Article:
Your palm tree will repeat the flowering and fruiting process for the vast majority of its life. Once your tree reaches the end of its life, you'll notice fronds and the caliper beginning to die away. That said, your palm may die more quickly if it's exposed to a significant amount of stress. Natural disasters can also uproot and kill palm trees before their time.
Once your palm has died, you can either opt to replace it with a different kind of tree or plant a new seed to start the process all over again.
How Can You Tell a Palm Tree's Age?
It's more complicated than you might think to determine the age of a palm tree. If you planted the palm yourself, it's best to record the year you planted it and keep track of its age manually. However, if you want to determine the age of a pre-planted or wild palm, you're going to have to get creative.
Dendrologists have found that the best - if not the most reliable - way to age a palm tree that you didn't plant yourself is to count the frond scars. A palm will shed its older fronds as it grows, and by counting them, you'll be able to tell when your palm reached a new stage of maturity.
When aging other types of trees, you can easily count a tree's rings to determine how old one is. This doesn't work with palms, unfortunately, because palm tree "trunks" aren't actually trunks. The trunk of your palm tree is technically considered a stem, as it doesn't consist of wood and instead is made entirely of tissue. If the trunk was made out of wood, dendrologists would be able to determine the age of unrecorded palm trees much more easily.
Are Palm Trees Dangerous?
The palm trees you see lining Hollywood Boulevard wouldn't make you think that a palm tree could be dangerous. There are some species of palm, however, that can not only stab you with sharp thorns, but that can put you in contact with harmful bacteria and fungi. Some of the more dangerous species of palms include:
- Copernicia alba
- Acrocomia aculeata
- Aiphanes minima
- Phoenix loureiroi
If you're stabbed by one of these types of palm trees or another species, you'll want to head to the doctor's office immediately. Sometimes, a palm stab wound will be nothing more than a minor irritant. Other times, palms can release toxins into your stab wound that'll trigger an allergic reaction or severe pain.
Do Palm Trees Increase the Value of a Property?
Palm trees are aesthetically-pleasing additions to any property. That said, will planting palm trees increase the value of your home? That depends entirely on the market you're working with. In general, palm trees do not add immediate, objective value to your home and property. If you happen to attract a potential buyer who loves the look of palm trees, then you may be able to use your landscaping to your financial advantage. Otherwise, palm trees are another environmental feature that'll make your lawn look good without netting you any extra dough.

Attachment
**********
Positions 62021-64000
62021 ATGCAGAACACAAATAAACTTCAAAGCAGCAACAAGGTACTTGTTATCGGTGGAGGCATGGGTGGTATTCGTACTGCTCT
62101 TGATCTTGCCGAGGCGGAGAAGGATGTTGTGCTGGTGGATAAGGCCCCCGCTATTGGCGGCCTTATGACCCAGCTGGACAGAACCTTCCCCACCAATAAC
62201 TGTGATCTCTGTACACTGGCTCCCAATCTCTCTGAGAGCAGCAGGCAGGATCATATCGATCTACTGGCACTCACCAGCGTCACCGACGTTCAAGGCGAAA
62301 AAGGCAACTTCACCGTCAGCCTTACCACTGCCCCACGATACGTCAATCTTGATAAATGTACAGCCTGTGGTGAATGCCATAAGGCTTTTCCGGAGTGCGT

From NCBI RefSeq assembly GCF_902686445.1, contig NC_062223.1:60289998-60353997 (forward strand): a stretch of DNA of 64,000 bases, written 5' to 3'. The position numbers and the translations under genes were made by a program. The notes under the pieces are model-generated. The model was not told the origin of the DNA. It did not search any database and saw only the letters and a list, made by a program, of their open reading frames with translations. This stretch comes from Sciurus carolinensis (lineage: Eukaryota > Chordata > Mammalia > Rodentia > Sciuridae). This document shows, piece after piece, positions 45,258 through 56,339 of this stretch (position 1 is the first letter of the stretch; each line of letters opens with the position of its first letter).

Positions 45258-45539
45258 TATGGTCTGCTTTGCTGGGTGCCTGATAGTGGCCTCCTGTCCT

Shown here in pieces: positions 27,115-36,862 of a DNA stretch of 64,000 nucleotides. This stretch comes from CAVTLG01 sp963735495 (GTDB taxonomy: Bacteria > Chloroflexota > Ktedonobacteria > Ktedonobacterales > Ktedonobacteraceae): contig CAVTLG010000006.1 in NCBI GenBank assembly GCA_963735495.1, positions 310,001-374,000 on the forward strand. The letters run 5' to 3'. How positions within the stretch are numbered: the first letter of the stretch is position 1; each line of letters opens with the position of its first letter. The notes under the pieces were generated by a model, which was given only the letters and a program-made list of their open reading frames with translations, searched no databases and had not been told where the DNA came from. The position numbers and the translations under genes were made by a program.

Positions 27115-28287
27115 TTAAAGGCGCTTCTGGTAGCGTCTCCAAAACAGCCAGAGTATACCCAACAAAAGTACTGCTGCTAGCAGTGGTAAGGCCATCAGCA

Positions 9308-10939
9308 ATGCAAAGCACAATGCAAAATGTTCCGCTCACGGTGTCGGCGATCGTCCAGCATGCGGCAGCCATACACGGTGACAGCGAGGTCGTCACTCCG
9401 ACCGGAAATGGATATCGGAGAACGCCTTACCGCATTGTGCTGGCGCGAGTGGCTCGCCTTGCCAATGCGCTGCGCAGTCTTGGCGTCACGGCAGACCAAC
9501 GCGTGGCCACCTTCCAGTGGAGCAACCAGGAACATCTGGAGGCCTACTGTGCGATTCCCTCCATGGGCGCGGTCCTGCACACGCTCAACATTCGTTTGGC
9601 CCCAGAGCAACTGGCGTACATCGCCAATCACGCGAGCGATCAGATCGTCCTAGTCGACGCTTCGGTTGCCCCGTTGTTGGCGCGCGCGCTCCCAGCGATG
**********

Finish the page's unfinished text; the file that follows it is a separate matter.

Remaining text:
What Tools Help Palm Trees Thrive?
Your standard gardener's tools will help your palm tree get a start in life. As your tree grows, though, you'll want to consider adding some specialized gear to your toolbox. Tools that'll help your palm tree thrive include:
A Serrated Knife
If you want to prune your palm tree during the early stages of its life, it's recommended that you remove fronds with a serrated knife.
You can find plant-appropriate knives like the one pictured here through Amazon.
A Hand Saw
As your palm tree gets older, you're going to need heartier gear to keep it pruned. Hand saws help you remove dead or dying fronds from your palm tree as it grows.
You can find hand saws like the one pictured here through Amazon.
If you're feeling adventurous (or don't want to have the city pruning your palms for you), you'll want to invest in climbing gear to better take care of your palm tree. This gear, when used safely, will help you continuing pruning your palm even as it reaches extreme heights.
You can find safe climbing kits like the one pictured here through Amazon.
A Tree Brace
Palm trees don't start as 50-foot wonders. If you're growing your palm from a seed, then you're going to need to invest in a tree brace to keep it upright during its first few years of growth.
You can find tree braces like the one pictured here through Amazon.
Winter Tree Wrapping Material
Palm owners who live in colder climates are going to have to work hard to get their palms through the winter. One of the best ways to protect your palm tree from a cold snap is to invest in some manner of overwintering wrapping material. This material can be burlap or another form of waterproof fabric.
If you're feeling fancy, you can purchase specialized wrapping material to keep your palm safe in the wintertime. You can find overwinter wrapping material like the goods pictured here through Amazon.
Old or young, palm trees will make excellent additions to your yard. Be prepared for a long-term commitment, though - if cared for properly, palm trees of all species will grow alongside your family for decades.
My queens palm is dying and the soul as a very low ph! What can I do